1 large eggplant or 3-4 slim ones
Cremini mushrooms – I box around 20 pieces
1 medium red onion, finely chopped
3 cloves of garlic, chopped
1/4 of a cup olive oil or avocado oil
1 cup pureed tomatoes
1/4 tsp ground cinnamon
Salt and pepper to taste
Stick of butter – 4 ounces
Whole milk – 3 cups
Flour – 4 ounces
2 egg yolks
1 cup Grated Gruyere
a pinch of nutmeg
Salt and pepper to taste
Cut the eggplant into slices (1 inch), Season with salt and place in a colander for about half an hour.
Squeeze the liquid from the eggplants with your hands and pat dry with a paper towel. Drizzle the eggplants with some olive oil and bake them for 15 minutes in a 400-degree oven until golden brown.
Add olive oil to a pan over medium heat and stir in the chopped mushrooms and sauté for about 5 minutes, add the garlic and chopped onions and continue to cook. Add the cinnamon and adjust the salt and pepper. Cook until the sauce thickens.
For the béchamel sauce use a deep pan and melt the butter over medium heat. Add the flour whisking continuously to make a paste and add warmed milk pouring in a stream. Continue to whisk the whole time to avoid lumps and get to a smooth paste. Remove the pan from heat and add the egg yolks, salt, pepper, a pinch of nutmeg and the grated cheese. Whisk to incorporate all the ingredient and get a smooth and creamy paste
To assemble I have used 2 small dishes, you can use a large baking dish as well. Sprinkle the bottom with some panko or breadcrumbs and layer the eggplants. Add the mushrooms sauce and another layer of eggplants.
Top with the béchamel sauce, feta, and more gruyere.
Cook in a 400-degree oven for 15 mins until bubbly. Cool for a few minutes before digging in
Cauliflower has become a staple in the house and is an ingredient in a variety of dishes spanning cuisines. I used riced cauliflower as a substitute for rice which has been a phenomenal adjustment of carbs in our diet.
When you combine cauliflower with a nice tomato curry you just can’t go wrong. My local Traders Joes store has made it even easier for me by selling already riced cauliflower which saves me a ton of time and the mess on my counter with grains of the vegetable flying around 🙂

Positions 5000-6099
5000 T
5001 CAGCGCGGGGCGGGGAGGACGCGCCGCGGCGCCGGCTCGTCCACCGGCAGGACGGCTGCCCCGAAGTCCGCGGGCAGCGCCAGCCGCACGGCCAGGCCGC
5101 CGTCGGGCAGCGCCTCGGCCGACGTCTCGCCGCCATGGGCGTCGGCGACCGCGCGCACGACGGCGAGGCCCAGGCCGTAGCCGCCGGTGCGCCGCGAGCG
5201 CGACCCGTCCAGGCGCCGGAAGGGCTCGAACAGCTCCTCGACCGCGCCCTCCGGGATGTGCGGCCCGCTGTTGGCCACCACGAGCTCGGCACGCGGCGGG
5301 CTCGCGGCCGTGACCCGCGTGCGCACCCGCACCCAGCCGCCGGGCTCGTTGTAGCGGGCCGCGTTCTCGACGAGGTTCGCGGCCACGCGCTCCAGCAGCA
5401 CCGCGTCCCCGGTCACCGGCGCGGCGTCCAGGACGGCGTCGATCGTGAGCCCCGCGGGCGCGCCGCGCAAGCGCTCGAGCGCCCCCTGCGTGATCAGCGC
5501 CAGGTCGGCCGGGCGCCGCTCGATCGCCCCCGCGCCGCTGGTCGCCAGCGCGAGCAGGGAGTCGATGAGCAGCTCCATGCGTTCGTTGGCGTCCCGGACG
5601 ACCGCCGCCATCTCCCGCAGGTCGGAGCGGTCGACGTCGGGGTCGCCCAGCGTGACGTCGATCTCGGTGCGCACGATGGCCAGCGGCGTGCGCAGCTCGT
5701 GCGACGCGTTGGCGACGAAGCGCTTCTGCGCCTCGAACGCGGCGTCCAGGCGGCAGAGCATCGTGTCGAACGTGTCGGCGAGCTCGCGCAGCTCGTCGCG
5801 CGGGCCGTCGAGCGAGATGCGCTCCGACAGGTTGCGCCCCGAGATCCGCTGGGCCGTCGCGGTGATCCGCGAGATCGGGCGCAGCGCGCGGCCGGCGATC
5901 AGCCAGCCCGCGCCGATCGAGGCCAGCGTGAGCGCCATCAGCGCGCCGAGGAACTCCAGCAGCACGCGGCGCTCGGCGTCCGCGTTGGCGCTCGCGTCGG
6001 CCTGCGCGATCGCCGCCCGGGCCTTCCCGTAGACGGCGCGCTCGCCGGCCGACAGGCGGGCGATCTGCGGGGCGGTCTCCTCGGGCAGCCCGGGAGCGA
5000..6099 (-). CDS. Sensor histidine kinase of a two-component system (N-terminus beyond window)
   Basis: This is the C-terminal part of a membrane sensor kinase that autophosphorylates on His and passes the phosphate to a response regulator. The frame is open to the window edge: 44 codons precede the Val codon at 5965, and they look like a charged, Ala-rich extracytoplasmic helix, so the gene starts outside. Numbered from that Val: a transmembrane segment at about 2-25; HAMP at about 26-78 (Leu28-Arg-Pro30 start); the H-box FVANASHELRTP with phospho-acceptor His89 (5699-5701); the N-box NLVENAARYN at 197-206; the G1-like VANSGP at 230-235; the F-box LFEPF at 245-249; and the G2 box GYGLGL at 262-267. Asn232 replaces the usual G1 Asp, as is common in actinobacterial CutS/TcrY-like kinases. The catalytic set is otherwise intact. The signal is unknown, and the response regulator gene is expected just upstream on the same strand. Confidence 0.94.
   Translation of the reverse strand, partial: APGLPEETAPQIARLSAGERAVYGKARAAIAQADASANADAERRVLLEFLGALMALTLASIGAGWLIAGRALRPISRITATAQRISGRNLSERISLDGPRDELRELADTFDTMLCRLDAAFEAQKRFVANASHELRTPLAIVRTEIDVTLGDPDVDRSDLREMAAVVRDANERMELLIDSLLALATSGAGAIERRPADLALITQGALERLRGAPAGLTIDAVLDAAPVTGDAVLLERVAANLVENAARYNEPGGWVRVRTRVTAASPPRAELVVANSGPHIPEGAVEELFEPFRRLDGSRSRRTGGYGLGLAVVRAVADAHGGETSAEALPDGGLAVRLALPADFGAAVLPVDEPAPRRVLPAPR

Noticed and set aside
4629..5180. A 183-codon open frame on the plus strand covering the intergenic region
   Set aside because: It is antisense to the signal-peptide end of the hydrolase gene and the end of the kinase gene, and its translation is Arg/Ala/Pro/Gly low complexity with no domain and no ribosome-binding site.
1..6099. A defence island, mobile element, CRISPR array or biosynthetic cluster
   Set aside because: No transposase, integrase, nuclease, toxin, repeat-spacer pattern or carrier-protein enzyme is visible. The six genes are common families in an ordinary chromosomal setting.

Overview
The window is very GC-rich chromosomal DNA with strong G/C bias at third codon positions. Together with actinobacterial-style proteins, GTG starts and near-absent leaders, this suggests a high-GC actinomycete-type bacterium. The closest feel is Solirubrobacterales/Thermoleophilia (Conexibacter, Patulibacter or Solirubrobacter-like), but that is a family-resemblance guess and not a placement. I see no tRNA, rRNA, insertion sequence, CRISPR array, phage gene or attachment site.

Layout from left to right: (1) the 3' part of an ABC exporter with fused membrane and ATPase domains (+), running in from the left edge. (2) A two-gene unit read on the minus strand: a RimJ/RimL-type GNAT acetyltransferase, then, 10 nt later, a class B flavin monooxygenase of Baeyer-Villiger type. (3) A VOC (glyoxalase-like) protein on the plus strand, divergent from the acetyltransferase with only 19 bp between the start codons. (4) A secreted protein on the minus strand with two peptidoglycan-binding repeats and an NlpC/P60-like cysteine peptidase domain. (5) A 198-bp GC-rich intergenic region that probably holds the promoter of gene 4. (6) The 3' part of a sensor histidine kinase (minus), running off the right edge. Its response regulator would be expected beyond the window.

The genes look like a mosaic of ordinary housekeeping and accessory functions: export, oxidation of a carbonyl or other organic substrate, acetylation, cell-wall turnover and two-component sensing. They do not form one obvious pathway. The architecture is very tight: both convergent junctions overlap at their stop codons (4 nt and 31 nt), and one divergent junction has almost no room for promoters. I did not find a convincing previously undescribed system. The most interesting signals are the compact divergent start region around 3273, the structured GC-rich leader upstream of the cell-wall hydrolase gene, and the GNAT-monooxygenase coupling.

This is really easy to make and just perfect for a cold winter day. Serve with some flatbread or rice with a side of pickles.
If you love cauliflower do check out my other recipes:
Who doesn’t like Fava Beans? I think a lot of people don’t but it may be just not having the right recipe.
Did you know that Fava beans are filled with nutrition and a great source of lean protein? Also known as broad beans, they have no saturated fat or cholesterol and contain a high concentration of thiamin, vitamin K, vitamin B-6, potassium, copper, selenium, zinc and magnesium.
This is another Mediterranean influenced dish which takes your palate through many surprising textures and tastes. The tomatoes are pan roasted in olive oil and garlic and a hint of red chillies which is the base of making this a warm salad. Make sure you get good Feta especially if you can make the trip to the local Mediterranean grocey store and explore the varieties.
Fava Beans with Roasted Tomatoes and Feta
You can serve is as a starter course with pita or as…
This chill in the air and the smell of slow burning fall leaves calls for something spicy and healthful.
Thai cooking has always been a passion, with fresh aromatic ingredients like lemon grass, cilantro, chilies and ginger the possibilities of creating dishes in endless. This cuisine brings to world the 5 flavors of sweet, salty, sour, bitter and hot. The subtle variation in proportions of ingredients used highlights these flavors.
I spend a beautiful fall morning bringing out my Kashmiri spices in my American kitchen trying to connect and reconnect with a land so abundant with beauty and an unmatched gastronomical adventure.
Kashmiri cuisine traces back to centuries of tradition, spices and methods of cooking. The cuisine has evolved over the centuries absorbing influences from settlements and migrations. The flavors and spices of Kashmiri cuisine include dry ginger, fennel, cloves, cinnamon and saffron to name a few.